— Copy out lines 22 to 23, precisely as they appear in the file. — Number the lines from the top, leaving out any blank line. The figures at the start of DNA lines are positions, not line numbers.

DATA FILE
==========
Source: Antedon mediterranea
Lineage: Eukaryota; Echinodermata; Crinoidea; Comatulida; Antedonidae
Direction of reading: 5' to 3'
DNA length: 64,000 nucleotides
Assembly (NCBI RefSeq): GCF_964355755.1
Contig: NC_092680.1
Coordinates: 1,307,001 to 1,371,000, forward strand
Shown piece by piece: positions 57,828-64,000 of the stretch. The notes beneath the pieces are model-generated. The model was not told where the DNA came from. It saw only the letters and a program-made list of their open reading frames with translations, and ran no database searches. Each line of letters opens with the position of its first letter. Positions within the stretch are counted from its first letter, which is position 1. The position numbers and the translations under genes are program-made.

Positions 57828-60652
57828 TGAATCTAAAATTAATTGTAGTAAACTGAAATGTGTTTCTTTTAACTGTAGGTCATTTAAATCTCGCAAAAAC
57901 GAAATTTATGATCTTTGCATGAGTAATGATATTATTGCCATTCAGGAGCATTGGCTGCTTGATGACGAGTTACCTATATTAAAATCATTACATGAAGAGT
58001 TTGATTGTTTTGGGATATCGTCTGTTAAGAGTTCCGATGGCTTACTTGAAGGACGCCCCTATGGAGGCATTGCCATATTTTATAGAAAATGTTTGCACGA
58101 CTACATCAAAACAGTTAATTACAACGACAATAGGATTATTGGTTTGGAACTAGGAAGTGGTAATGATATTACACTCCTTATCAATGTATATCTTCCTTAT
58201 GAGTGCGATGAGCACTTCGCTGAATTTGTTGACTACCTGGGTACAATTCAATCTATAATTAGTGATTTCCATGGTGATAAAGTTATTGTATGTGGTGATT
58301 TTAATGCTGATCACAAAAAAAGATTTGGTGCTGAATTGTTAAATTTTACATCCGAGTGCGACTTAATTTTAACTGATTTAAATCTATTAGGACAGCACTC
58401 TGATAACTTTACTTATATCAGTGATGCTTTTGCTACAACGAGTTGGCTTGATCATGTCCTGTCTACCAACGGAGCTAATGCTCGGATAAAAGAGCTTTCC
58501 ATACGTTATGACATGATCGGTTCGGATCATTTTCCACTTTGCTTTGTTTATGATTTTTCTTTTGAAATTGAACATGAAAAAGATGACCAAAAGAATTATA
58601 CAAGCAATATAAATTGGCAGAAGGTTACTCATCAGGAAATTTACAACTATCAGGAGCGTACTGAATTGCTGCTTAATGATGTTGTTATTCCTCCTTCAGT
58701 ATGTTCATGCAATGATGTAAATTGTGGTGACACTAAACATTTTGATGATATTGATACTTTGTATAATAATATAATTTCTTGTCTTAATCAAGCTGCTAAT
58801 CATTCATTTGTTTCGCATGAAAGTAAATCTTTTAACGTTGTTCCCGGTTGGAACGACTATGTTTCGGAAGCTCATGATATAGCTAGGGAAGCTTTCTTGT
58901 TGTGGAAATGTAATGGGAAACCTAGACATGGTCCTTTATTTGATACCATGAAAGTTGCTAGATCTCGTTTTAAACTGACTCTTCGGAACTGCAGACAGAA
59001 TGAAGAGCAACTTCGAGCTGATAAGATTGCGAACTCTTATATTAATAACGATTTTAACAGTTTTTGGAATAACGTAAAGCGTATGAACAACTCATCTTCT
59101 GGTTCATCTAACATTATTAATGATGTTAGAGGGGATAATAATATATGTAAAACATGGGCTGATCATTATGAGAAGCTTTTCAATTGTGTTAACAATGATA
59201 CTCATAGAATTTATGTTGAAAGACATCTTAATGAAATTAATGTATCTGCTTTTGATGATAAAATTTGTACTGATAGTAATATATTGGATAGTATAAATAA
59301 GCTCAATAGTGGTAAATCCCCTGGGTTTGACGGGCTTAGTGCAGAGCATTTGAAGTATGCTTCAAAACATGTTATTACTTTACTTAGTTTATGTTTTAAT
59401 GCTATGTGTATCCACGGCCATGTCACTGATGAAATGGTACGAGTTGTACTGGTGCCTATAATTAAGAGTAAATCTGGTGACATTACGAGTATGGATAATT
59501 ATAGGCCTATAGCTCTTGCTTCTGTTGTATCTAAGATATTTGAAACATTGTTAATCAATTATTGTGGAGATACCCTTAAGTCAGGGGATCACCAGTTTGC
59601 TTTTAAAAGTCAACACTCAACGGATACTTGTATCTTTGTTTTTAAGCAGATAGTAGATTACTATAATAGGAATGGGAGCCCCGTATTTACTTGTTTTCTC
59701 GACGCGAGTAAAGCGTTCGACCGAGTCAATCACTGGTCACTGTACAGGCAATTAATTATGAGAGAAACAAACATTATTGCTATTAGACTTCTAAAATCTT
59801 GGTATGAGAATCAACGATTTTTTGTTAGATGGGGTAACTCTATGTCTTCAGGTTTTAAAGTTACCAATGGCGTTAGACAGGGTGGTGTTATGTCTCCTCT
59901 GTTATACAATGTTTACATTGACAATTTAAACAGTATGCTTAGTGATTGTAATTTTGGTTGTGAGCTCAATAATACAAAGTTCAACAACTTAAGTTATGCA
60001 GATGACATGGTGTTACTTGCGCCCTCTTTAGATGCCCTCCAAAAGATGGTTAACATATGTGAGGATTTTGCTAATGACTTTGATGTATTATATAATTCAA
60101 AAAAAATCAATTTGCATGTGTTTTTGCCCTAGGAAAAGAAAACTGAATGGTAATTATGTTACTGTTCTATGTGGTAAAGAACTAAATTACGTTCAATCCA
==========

59001 TGAAGAGCAACTTCGAGCTGATAAGATTGCGAACTCTTATATTAATAACGATTTTAACAGTTTTTGGAATAACGTAAAGCGTATGAACAACTCATCTTCT
59101 GGTTCATCTAACATTATTAATGATGTTAGAGGGGATAATAATATATGTAAAACATGGGCTGATCATTATGAGAAGCTTTTCAATTGTGTTAACAATGATA